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The second era of The Sopranos has come to a close. Talking Sopranos, the popular podcast started by show alumni Michael Imperioli and Steve Schirripa as a project to help ease fans’ stress during the pandemic, concluded Monday. It premiered in April 2020.
The duo thanked fans from the bottom of their hearts for the huge amount of support for the project, which resulted in 91 episodes and one best-selling book, Woke Up This Morning: The Definitive Oral History of The Sopranos.
The hosts did not get into specifics as to why they were winding down, but it seems pretty clear they have addressed nearly all they could with essentially every single actor and some crew who were involved with the series. Plus, both actors are juggling other projects.
Their final guest was none other than the series creator himself: David Chase. The writer-director had visited the podcast in the past, but he was in rare form for the finale, straight-up spilling the beans on lingering series questions. His comments follow a recent headline-making confirmation, made in a Hollywood Reporter interview, about Tony’s series finale fate.
To get the ball rolling, Schirripa asked Chase asked if there was a character who he regretted killing. After a moment’s thought, Chase gave his answer: Salvatore “Big Pussy” Bonpensiero, who was played by Vincent Pastore.
“It was too soon because we all loved that guy, and we loved the actor also,” Chase said. “But, it made for a great story. What can I say?” Bonpensiero was killed by the gang at the end of season two after Tony (James Gandolfini) deduced (and then confirmed) he was an FBI informant (“Funhouse,” the 13th episode of season two.)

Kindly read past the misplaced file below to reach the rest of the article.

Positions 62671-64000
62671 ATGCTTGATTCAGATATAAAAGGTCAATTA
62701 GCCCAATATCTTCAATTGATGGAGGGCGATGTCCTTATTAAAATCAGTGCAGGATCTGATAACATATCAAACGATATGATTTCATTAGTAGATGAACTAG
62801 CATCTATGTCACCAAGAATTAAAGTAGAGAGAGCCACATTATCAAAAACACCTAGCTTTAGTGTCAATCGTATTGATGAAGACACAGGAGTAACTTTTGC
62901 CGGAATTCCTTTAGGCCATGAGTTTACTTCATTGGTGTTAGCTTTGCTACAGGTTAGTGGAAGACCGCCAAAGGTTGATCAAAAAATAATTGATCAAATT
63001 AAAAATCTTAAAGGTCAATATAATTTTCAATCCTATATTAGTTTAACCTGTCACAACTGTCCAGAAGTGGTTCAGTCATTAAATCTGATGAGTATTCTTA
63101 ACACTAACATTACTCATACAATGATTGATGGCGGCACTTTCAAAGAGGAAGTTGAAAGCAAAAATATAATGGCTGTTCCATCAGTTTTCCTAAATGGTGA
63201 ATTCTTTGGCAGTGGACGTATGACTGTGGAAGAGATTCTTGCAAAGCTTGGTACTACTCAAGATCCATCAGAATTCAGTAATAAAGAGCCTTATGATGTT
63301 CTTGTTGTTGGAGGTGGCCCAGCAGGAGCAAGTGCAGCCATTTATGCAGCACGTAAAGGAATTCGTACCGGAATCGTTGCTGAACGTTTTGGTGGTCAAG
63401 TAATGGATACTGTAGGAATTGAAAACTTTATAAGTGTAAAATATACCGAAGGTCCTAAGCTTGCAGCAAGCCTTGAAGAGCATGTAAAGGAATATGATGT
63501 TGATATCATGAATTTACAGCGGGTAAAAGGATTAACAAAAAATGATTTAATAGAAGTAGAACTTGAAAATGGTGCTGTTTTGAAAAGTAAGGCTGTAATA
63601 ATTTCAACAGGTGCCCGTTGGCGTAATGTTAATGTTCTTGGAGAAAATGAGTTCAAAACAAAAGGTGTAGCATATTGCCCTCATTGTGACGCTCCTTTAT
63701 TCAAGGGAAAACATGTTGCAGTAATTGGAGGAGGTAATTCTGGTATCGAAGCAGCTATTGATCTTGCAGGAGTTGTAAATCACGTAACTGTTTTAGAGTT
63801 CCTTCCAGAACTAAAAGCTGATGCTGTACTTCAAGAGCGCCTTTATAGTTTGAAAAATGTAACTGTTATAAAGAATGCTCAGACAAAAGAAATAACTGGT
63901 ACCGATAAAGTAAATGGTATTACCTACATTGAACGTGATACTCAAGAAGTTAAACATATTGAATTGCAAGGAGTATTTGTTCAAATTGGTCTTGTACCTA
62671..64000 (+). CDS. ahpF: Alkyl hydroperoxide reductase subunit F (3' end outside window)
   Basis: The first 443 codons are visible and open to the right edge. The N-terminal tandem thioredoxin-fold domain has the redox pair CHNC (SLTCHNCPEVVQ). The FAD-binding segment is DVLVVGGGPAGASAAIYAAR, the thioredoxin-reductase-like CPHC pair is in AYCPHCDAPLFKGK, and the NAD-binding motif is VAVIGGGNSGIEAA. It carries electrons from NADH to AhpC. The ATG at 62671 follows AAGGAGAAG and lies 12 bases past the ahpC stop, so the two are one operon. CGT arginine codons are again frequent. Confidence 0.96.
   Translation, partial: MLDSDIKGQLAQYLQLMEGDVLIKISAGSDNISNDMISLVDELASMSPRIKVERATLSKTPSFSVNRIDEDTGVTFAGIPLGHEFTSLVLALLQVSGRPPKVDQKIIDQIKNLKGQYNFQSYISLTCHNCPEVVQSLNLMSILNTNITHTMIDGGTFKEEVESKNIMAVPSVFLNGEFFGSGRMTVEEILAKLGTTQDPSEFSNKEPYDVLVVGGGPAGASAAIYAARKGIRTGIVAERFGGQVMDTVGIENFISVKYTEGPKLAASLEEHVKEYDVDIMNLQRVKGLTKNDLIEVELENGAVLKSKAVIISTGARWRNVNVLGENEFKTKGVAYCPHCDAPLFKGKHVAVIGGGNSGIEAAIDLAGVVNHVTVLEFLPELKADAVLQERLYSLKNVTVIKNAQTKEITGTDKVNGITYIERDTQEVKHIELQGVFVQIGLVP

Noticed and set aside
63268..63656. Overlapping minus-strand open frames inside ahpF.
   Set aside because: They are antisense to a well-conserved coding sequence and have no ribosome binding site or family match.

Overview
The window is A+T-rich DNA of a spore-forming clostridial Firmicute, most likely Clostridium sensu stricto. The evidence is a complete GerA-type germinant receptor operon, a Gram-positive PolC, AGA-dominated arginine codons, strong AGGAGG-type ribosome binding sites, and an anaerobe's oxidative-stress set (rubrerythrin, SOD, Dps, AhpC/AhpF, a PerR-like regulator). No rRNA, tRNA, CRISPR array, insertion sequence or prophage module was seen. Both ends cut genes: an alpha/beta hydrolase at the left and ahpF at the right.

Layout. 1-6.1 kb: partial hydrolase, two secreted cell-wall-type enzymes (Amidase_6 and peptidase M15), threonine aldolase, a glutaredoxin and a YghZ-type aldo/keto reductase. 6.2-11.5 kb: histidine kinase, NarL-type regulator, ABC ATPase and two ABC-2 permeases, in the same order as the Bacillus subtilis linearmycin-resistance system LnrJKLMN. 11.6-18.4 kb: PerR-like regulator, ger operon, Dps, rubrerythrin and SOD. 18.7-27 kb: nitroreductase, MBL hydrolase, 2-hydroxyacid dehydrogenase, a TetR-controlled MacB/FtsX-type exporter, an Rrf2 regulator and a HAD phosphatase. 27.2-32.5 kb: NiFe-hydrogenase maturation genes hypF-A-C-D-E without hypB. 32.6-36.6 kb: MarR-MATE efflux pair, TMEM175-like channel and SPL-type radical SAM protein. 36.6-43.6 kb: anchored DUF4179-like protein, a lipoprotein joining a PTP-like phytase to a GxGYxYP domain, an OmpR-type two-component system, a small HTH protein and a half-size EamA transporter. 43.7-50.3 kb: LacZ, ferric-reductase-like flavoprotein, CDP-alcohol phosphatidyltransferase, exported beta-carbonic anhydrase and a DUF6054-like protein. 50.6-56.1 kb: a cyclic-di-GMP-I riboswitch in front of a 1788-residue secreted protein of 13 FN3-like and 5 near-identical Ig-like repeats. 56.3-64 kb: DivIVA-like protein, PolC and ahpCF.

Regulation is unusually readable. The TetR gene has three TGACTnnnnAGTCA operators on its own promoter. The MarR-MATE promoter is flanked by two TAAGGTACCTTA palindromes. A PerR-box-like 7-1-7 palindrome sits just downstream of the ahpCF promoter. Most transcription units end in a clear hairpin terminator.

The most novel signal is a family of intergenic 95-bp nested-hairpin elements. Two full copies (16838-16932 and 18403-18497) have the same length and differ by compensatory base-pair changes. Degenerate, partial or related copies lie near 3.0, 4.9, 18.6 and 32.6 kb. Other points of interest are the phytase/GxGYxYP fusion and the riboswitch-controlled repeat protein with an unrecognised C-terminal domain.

Chase then finally confirmed that yes, Ralph (Joe Pantoliano) did in fact kill his racehorse, Pie-o-My; an animal that Tony was greatly fond of and making great money on at the track. Tony would later strangle Ralph to death for being cagey about whether the fire that killed the horse was accidental (“Whoever Did This,” the ninth episode of season four).
“Tony had it right,” Chase said of the suspicion. “But the thing is, when he was beating up on Ralphie for killing Pie-o-My, it was really about that girl who he killed, Tracee (Ariel Kiley).” Tracee was a young dancer at the Bada Bing! who was involved with Ralph and shows affection toward Tony in the way of a friend or daughter, much to Tony’s rebuffing. Still, when Ralph beats Tracee to death in “University,” the sixth episode of season three, Tony flies into a rage and assaults Ralph over the cold-blooded killing.
Chase also agreed with Schirripa when he said that, in his opinion, Janice (Aida Turturro) was more evil than Livia (Nancy Marchand), her and Tony’s mother. “Livia came from a time and a place in New Jersey that wasn’t very enlightened. There wasn’t a lot of money, but they were working-class people. So there was a lot Livia didn’t know. Janice had every opportunity. She was Hindu, she had been all around the world. And she still was very corrupt. Livia had a criminal mind, in a way.”
Schirripa also asked about the significance of the canned ham that Tony is carrying when he returns home from the safe house in the series finale, “Made in America.” Chase admitted it meant something, but it was not that deep. “They were in that other house and there was a canned ham, and, ‘We can’t leave that! We have got to take the ham. Let it go to waste?'”
Chase concluded his time with, “I am so appreciative that people want to ask me about the ending; that there is still that interest in it. It is hard to feel appreciative, like when you’re talking to a reporter, but just the whole thing. Me, personally, I was just a really lucky person, mainly because I got to work with so many talented people. It was a phenomenon. How often does that happen? There are millions of them [fans], and I thank them for their interest.”
There were a number of other topics addressed in the final Talking Sopranos episode, which can be found below.
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Robert De Niro